What are Causes of Addiction? Addiction Biological and Social Impact, Importance Of Recognizing The Causes Of Addiction & Relapse Prevention
Table of Contents
- 1 What are Causes of Addiction? Addiction Biological and Social Impact, Importance Of Recognizing The Causes Of Addiction & Relapse Prevention
- 2 What are Causes of Addiction?
- 3 Understanding Causes of Addiction & Social Model of Addiction
- 4 Causes of Addiction plus Social Model of Addiction Treatment Benefits
- 5 Causes of Addiction From a Biological and Social Perspective via the lens of Social Model of Addiction
- 6 Addiction Neurochemistry Importance
- 7 Drug and Alcohol Treatment Programs
- 8 Cognitive Behavioral Therapy & Relapse Prevention of Social Model of Addiction
What are Causes of Addiction?
The social model of addiction recovery has been seen in programs like Alcoholics Anonymous (AA), where mutual self-help is promoted to stay sober and distinguish the root causes of addiction. Generally, people struggling with alcoholism or addiction often lack social support. In the absence of that support from a social network, their addiction can lead to unraveling their lives and sometimes homelessness. Long ago, AA recognized that alcoholics struggling with sobriety needed more social support and the guidance provided by shared experiences. This model of addiction offers a variety of benefits that increases patients’ chances of achieving long-term sobriety.
The social model of addiction is a form of substance abuse therapy that utilizes peer support and socialization. Neurochemistry has helped us gain a better understanding of addiction and its causes. This has allowed us to create efficient and functional treatment approaches to combat this disease from different angles. One factor we’ve discovered with the help of neuroscience is the role that social interactions play in addiction.
We rely heavily on group interactions and our connections with others. As a result, we learn to improve our social skills and structure from a young age, including various rewards and penalties. Severe substance misuse disorders can rewire these reward signals in the brain, redirecting our instincts and natural social trends. Thus, looking at addiction from a social and biological standpoint allows us to create structured yet flexible addiction therapy programs.
The social learning model of addiction allows us to help our patients understand addiction from a biological standpoint. Knowing that addiction goes beyond a choice or habit can alleviate the shame, guilt, and discomfort that many addicts in recovery experience. The social model of drug addiction and alcoholism is usually performed in group settings to help promote positive and permanent changes in behavior for long-lasting sobriety. At We Level Up offers a variety of addiction therapies held in group settings and applies the social model of addiction.
Understanding Causes of Addiction & Social Model of Addiction
Drug addiction is a chronic disease; people can’t simply stop using drugs for a few days and be cured. Most clients need long-term or repeated care to stop using completely and recover their lives. According to logical research since the mid-1970s, the following fundamental principles should form the basis of any effective treatment program for drug addiction, and on the other aspect of Alcohol addiction.
The researchers examined data from a subset of participants in recovery from liquor problems and were enrolled in the National Recovery Study, a survey of non-institutionalized US adults. Researchers assessed recovery by asking participants about previous issues with alcohol, if they had participated in outpatient, inpatient, or residential treatment, and if they had attended mutual-help programs frequently.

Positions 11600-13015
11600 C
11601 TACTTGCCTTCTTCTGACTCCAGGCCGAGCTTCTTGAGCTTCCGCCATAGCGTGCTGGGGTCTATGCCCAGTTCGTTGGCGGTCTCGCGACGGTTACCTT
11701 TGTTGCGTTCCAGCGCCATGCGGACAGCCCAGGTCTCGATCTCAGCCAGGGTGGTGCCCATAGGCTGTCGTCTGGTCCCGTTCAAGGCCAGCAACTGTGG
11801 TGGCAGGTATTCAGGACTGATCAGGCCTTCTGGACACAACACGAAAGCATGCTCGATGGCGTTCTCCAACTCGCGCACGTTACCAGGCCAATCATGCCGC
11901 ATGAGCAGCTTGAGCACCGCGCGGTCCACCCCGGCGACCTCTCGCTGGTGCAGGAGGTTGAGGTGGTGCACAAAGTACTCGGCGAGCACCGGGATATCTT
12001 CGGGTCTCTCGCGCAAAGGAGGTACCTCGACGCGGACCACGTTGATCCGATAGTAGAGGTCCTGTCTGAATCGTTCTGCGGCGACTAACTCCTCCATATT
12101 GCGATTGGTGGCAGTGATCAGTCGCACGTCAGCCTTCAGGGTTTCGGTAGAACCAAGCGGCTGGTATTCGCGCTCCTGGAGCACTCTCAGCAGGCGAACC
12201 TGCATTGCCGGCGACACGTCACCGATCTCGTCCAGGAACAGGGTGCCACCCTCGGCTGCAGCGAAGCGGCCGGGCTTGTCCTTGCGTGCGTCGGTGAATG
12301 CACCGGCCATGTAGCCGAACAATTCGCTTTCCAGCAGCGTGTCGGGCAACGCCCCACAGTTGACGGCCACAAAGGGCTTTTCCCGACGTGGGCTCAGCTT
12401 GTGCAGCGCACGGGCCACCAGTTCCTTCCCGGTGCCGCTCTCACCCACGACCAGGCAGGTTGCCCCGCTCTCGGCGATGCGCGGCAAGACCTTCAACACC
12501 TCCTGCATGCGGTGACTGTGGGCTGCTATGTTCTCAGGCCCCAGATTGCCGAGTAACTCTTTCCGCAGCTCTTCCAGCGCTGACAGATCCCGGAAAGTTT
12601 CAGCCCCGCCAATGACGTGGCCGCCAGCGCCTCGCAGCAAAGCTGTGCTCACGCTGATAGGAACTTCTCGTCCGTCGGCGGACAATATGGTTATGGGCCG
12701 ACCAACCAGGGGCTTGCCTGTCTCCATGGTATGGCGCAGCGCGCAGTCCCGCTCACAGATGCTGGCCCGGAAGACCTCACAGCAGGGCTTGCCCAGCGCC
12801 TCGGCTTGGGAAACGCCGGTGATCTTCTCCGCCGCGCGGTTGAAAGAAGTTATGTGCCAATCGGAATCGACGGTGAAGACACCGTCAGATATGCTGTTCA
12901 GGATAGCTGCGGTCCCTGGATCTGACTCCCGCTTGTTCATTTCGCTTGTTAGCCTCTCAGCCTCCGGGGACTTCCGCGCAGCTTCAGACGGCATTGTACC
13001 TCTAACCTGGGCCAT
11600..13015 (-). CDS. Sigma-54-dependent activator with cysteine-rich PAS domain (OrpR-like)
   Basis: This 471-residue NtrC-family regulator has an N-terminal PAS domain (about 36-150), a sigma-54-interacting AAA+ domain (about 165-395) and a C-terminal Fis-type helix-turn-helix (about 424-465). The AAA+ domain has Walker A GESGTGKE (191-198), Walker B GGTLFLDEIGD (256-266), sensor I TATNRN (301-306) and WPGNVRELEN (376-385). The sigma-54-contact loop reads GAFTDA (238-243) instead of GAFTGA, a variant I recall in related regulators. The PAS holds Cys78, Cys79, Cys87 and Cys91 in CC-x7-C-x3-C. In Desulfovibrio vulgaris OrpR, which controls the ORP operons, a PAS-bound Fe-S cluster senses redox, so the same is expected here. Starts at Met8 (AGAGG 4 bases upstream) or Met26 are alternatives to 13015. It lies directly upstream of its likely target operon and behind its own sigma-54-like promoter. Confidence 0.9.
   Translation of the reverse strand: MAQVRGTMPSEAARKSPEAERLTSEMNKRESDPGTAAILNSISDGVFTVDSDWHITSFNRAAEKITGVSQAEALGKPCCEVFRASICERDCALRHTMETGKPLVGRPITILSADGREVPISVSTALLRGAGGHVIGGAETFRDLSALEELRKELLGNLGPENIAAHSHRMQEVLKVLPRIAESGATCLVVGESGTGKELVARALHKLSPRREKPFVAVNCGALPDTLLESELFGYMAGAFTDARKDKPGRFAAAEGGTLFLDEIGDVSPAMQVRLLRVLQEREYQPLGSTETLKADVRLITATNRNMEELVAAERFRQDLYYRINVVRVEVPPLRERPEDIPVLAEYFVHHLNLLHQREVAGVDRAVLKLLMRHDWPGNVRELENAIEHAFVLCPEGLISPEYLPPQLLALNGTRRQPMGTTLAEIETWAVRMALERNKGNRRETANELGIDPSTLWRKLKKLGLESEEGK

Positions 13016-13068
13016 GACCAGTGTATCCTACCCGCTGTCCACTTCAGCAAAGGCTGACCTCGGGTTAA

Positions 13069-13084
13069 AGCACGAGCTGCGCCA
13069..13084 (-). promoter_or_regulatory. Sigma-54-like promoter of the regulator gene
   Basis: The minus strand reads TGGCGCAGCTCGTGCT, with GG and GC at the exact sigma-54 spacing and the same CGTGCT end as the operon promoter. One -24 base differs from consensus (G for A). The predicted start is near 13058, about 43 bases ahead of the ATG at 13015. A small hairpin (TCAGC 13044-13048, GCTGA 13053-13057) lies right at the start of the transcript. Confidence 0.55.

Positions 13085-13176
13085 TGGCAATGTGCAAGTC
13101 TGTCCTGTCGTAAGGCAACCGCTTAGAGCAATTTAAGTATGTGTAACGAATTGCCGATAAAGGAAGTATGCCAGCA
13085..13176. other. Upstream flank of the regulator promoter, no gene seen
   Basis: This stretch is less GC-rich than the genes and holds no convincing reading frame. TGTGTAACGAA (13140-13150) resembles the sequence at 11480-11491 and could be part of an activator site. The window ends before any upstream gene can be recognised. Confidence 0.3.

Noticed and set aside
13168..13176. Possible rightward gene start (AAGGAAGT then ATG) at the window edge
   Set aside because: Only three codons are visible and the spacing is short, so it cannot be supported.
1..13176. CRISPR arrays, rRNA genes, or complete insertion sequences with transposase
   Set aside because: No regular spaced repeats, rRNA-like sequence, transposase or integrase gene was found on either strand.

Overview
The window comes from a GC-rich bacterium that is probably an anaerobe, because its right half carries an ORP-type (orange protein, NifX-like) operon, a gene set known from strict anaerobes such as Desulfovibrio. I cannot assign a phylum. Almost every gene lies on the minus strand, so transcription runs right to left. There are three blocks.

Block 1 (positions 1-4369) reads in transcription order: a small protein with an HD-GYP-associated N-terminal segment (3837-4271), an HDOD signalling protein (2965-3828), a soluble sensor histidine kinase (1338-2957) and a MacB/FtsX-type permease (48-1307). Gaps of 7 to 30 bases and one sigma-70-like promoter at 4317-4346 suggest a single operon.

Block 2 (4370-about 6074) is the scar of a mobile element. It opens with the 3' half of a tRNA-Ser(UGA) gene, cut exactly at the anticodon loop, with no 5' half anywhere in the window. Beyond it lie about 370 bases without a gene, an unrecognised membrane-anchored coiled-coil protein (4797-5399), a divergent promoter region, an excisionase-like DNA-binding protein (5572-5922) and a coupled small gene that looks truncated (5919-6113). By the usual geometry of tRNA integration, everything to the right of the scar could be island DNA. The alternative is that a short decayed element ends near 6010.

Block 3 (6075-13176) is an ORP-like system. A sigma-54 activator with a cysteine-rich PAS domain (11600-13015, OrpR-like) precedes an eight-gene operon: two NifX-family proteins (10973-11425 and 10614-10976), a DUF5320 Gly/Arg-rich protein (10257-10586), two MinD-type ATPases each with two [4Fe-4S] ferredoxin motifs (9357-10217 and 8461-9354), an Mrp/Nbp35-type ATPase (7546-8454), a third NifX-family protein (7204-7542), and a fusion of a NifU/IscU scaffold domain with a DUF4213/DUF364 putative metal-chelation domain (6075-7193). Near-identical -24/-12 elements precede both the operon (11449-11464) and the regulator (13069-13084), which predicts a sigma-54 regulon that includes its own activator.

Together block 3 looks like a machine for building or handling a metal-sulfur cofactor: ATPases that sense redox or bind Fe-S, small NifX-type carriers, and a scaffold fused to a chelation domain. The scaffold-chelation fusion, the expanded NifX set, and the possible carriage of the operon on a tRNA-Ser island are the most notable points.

The survey also included other background questions about life achievements related to self-improvement, family engagement, and civic and economic participation. A total of 2,002 participants were included in the final analyses. In addition to more significant measures of self-esteem, happiness, quality of life, and recovery capital, the researchers found that higher education levels and participation in 12-step programs were related to higher numbers of reported achievements, suggesting that these could be factors associated with sustained recovery.
The research verdicts suggest that despite the stigma and barriers faced by individuals with alcohol and other substance use disorders, they can recover and go on to experience significant life achievements and make valuable contributions to society. While this research provides essential information about how personal successes are linked to recovery, much is still learned.
For example, since the design included data from only a one-time point in recovery, future long-term studies querying participants at different points along their recovery journey could give more direct insight into how the progression of personal achievements affects recovery progression and longevity. Future studies could also delve deeper into other personal achievements not addressed here and establish a broader understanding of how personal success allows for an accumulation of recovery capital to support long-term recovery.
Causes of Addiction plus Social Model of Addiction Treatment Benefits
Detox and substance-specific addiction treatment aren’t enough for long-term sobriety. Therefore, the social learning model of addiction and intervention is a crucial aspect of treating severe substance abuse disorders.
Causes of addiction can be addressed via a social model of addiction through a variety of benefits:
- Promotes peer support and community with others in recovery
- Encourages permanent changes in attitude regarding treatment completion
- Emphasizes the importance of establishing a strong support system outside of rehab
- Highlights the need to make changes in routines and schedules after rehab to sustain sobriety
- Teaches patients new hobbies, skills, and behaviors that help those living in recovery
- Increases patients’ motivation and confidence
- Prepares patients for life after rehab
When used in conjunction with other treatment programs and addiction therapies, the social model of substance abuse treatment can help patients permanently change their lives for good.